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weather. it's also national being today. did they know theye on trend? you can see some hanging out by the water. national beach day celebrates the beauty of sandy beaches all across our country. it also cres an awareness that we are all responsible to protect them, keep them clean. we saw a couple couple of surfers catching some. surfers catching some waves. >> you have a favorite beach ine world? >> any beach where i lived. >> there should be a lot of folks headed to the beach this weekend beginning by midday on y by midday on saturday. inland tiktok that to 100 degrees already. you might have to log into a mapping app and see how traffic is on the bay bridge. the heat however you have to. the evening sea breeze will be . breeze will be noticeable. story story the atmosphere around 10 pushing the fog inland. near nol temperatures for one more day. temperatures begin to cry more
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significantly thursday and frid. significantly thursday and frid. significantly thursday and frid. significantly thursday aictly t. significantly thursday and frid. significantly thursday and frid. significantly thursday and frid. significantly thursday and frid. then the real heat arrives in time for the labor day weekend. excessive heat watch in effect for the entire bay area this weekend. it's really those in the locations that are likely te are likely to be upgraded to an excessive heat warning. make it a heat advisory along the bay. that is one category lower. inland spots, mid to upper 90s in the santa clara valley. 110 s clara valley. 110 degrees in br. in brentwood. limit your time o. limit your time outside. stay hydrated. have a plan in case the power goes out. we will be covering that the rest of this week. are we going to set any records? on saturday? not likeld most locations. well away from d territory because we are not going to lose the onshore influence. temperatures will be above average but not record-setting. a few degrees of the record in san jose. the recd is 99. a couple of degrees away in concord. only 23 years of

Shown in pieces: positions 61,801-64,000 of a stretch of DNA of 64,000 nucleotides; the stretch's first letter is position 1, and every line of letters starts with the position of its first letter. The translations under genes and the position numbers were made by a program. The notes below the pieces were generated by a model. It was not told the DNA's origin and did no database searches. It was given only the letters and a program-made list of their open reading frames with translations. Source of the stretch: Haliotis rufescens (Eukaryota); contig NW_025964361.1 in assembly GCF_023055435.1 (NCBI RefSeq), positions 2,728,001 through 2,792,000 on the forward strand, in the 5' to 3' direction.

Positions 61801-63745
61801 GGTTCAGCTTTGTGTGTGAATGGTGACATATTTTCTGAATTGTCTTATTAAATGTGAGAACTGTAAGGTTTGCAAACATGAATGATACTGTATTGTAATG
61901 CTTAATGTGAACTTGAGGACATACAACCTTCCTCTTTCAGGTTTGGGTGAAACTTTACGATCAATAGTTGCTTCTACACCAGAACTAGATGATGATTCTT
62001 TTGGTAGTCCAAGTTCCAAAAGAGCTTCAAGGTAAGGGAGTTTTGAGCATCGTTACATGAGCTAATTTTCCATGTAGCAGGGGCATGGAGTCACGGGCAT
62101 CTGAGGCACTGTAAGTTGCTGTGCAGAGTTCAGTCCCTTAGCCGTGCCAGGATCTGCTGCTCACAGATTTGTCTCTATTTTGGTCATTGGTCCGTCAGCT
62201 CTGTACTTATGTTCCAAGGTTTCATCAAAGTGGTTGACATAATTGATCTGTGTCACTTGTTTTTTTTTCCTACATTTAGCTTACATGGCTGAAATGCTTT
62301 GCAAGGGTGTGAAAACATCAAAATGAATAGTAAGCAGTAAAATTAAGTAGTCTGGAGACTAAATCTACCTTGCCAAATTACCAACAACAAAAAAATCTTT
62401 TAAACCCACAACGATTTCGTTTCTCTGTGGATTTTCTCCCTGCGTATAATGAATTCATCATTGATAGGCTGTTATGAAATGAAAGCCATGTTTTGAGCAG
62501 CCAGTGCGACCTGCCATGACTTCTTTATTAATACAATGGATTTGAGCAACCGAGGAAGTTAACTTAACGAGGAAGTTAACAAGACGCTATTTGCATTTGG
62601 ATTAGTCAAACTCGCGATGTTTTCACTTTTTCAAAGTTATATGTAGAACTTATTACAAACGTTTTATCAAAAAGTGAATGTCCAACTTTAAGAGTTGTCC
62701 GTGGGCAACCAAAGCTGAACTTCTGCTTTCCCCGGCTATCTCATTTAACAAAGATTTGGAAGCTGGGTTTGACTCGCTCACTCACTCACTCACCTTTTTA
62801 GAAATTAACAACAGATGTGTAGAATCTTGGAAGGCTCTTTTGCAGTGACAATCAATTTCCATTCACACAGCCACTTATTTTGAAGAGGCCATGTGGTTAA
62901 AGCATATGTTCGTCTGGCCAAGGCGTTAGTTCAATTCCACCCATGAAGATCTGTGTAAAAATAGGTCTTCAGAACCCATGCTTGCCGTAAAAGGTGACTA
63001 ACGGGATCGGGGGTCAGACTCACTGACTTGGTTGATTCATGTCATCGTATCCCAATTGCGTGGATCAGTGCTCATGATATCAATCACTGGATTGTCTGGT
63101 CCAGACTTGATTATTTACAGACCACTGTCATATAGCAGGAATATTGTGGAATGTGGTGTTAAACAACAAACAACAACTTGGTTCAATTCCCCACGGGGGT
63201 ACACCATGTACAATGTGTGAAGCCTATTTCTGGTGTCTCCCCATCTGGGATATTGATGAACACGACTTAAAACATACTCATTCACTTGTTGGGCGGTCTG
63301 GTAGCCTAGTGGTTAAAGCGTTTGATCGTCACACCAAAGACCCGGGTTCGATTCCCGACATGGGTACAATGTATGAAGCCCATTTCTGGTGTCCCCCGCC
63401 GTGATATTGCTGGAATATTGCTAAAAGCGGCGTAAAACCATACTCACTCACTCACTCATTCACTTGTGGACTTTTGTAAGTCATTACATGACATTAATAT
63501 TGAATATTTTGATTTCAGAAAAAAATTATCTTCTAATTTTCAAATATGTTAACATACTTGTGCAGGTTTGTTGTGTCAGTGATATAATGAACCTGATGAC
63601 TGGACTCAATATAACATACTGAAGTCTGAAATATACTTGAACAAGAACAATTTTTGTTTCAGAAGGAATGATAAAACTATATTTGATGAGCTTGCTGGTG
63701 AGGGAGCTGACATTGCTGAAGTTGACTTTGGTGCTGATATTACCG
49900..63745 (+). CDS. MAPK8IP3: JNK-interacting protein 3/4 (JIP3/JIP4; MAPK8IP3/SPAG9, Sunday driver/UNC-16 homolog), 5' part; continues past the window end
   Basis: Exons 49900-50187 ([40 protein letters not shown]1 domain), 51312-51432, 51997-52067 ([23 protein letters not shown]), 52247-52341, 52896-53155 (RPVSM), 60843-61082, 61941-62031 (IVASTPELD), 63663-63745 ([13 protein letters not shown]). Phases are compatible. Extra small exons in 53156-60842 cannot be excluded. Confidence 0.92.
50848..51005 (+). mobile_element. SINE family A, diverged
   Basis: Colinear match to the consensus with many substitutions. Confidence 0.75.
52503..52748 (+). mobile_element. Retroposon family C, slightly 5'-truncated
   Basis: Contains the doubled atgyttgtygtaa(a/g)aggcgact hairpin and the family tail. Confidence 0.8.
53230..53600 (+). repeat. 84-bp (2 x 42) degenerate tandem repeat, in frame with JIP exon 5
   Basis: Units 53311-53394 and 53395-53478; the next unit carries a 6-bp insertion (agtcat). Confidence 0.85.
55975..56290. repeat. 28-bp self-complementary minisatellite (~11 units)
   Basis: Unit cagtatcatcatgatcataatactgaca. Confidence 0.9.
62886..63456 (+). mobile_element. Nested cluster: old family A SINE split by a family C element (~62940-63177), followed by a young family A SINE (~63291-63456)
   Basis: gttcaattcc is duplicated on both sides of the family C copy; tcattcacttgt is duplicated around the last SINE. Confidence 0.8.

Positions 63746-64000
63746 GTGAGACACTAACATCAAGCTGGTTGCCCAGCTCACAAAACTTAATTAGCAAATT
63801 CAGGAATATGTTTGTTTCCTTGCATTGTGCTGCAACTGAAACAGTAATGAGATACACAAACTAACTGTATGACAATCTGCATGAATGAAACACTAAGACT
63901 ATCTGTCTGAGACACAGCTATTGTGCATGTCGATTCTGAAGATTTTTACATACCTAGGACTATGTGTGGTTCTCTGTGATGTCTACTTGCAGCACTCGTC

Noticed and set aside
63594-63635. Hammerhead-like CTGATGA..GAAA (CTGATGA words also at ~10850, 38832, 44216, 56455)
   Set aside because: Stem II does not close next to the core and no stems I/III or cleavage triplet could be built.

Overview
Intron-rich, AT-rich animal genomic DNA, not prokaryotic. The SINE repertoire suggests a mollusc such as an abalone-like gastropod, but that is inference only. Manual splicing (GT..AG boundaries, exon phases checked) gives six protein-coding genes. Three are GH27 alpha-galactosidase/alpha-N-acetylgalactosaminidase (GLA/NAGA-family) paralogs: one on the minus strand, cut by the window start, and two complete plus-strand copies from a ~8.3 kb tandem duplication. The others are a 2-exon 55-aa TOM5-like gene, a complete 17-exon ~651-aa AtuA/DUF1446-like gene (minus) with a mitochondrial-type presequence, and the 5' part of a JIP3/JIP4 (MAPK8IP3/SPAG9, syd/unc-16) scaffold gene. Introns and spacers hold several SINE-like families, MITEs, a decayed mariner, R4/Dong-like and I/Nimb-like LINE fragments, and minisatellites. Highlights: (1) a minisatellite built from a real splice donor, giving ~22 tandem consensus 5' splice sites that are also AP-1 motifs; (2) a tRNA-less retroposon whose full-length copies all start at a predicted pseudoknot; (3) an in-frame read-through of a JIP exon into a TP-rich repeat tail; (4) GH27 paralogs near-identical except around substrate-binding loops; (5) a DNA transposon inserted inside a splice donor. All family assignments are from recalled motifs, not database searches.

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data in concord. livermore, record high temperature, 150 de. high temperature, 150 degrees. we will be a whopping -- 115 des -- 115 degrees. we will be a pog 10 degrees lower. the surface ll smoke, which can stimulate futurecast, the forecast indicates that it thins out tomorrow, but it doesn't compley go away. there will still be case on the horizon. most of the will be elevated. air-quality ia moderate category. you can see the haze as we look to the east. east. temperatures today, closo temperatures today, close to normal. upper 60s in san francisco to 80 degrees in san jose. close to 90 at livermore. temperatures tonight will back n tonight will back down into the mid to upper 50s in most locati, 50s in most locations, even down down to the low 50s in the north north bay valleys. high to end tomorrow might be a couple of ds warmer inland. everyone within s